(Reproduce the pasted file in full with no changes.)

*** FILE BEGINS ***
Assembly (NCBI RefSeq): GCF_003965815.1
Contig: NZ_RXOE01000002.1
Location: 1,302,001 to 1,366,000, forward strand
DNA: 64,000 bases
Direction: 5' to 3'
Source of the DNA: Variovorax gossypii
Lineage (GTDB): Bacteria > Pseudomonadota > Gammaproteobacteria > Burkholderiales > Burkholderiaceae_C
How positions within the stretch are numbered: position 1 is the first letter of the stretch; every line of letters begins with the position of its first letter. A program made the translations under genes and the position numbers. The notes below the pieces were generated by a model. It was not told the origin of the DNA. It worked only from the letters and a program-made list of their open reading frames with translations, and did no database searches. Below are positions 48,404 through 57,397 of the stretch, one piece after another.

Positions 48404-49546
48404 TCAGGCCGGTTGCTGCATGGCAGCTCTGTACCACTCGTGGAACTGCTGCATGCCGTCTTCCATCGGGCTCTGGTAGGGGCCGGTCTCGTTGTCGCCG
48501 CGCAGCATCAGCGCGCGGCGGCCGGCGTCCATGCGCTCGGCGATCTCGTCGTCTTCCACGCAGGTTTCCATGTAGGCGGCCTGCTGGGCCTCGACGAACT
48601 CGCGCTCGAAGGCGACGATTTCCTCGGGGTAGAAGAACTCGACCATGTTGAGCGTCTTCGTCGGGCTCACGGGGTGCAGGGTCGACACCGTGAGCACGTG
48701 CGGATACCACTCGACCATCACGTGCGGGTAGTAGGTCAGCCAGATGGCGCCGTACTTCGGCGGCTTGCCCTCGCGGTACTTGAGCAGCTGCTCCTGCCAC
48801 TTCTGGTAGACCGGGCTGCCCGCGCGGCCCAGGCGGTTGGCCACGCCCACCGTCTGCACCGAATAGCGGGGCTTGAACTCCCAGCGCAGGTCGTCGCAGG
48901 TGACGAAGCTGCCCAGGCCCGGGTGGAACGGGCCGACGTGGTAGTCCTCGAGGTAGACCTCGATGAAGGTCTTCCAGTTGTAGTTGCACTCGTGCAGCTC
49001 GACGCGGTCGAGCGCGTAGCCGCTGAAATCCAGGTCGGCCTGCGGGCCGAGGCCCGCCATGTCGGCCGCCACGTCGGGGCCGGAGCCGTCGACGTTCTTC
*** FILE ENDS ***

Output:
Assembly (NCBI RefSeq): GCF_003965815.1
Contig: NZ_RXOE01000002.1
Location: 1,302,001 to 1,366,000, forward strand
DNA: 64,000 bases
Direction: 5' to 3'
Source of the DNA: Variovorax gossypii
Lineage (GTDB): Bacteria > Pseudomonadota > Gammaproteobacteria > Burkholderiales > Burkholderiaceae_C
How positions within the stretch are numbered: position 1 is the first letter of the stretch; every line of letters begins with the position of its first letter. A program made the translations under genes and the position numbers. The notes below the pieces were generated by a model. It was not told the origin of the DNA. It worked only from the letters and a program-made list of their open reading frames with translations, and did no database searches. Below are positions 48,404 through 57,397 of the stretch, one piece after another.

Positions 48404-49546
48404 TCAGGCCGGTTGCTGCATGGCAGCTCTGTACCACTCGTGGAACTGCTGCATGCCGTCTTCCATCGGGCTCTGGTAGGGGCCGGTCTCGTTGTCGCCG
48501 CGCAGCATCAGCGCGCGGCGGCCGGCGTCCATGCGCTCGGCGATCTCGTCGTCTTCCACGCAGGTTTCCATGTAGGCGGCCTGCTGGGCCTCGACGAACT
48601 CGCGCTCGAAGGCGACGATTTCCTCGGGGTAGAAGAACTCGACCATGTTGAGCGTCTTCGTCGGGCTCACGGGGTGCAGGGTCGACACCGTGAGCACGTG
48701 CGGATACCACTCGACCATCACGTGCGGGTAGTAGGTCAGCCAGATGGCGCCGTACTTCGGCGGCTTGCCCTCGCGGTACTTGAGCAGCTGCTCCTGCCAC
48801 TTCTGGTAGACCGGGCTGCCCGCGCGGCCCAGGCGGTTGGCCACGCCCACCGTCTGCACCGAATAGCGGGGCTTGAACTCCCAGCGCAGGTCGTCGCAGG
48901 TGACGAAGCTGCCCAGGCCCGGGTGGAACGGGCCGACGTGGTAGTCCTCGAGGTAGACCTCGATGAAGGTCTTCCAGTTGTAGTTGCACTCGTGCAGCTC
49001 GACGCGGTCGAGCGCGTAGCCGCTGAAATCCAGGTCGGCCTGCGGGCCGAGGCCCGCCATGTCGGCCGCCACGTCGGGGCCGGAGCCGTCGACGTTCTTC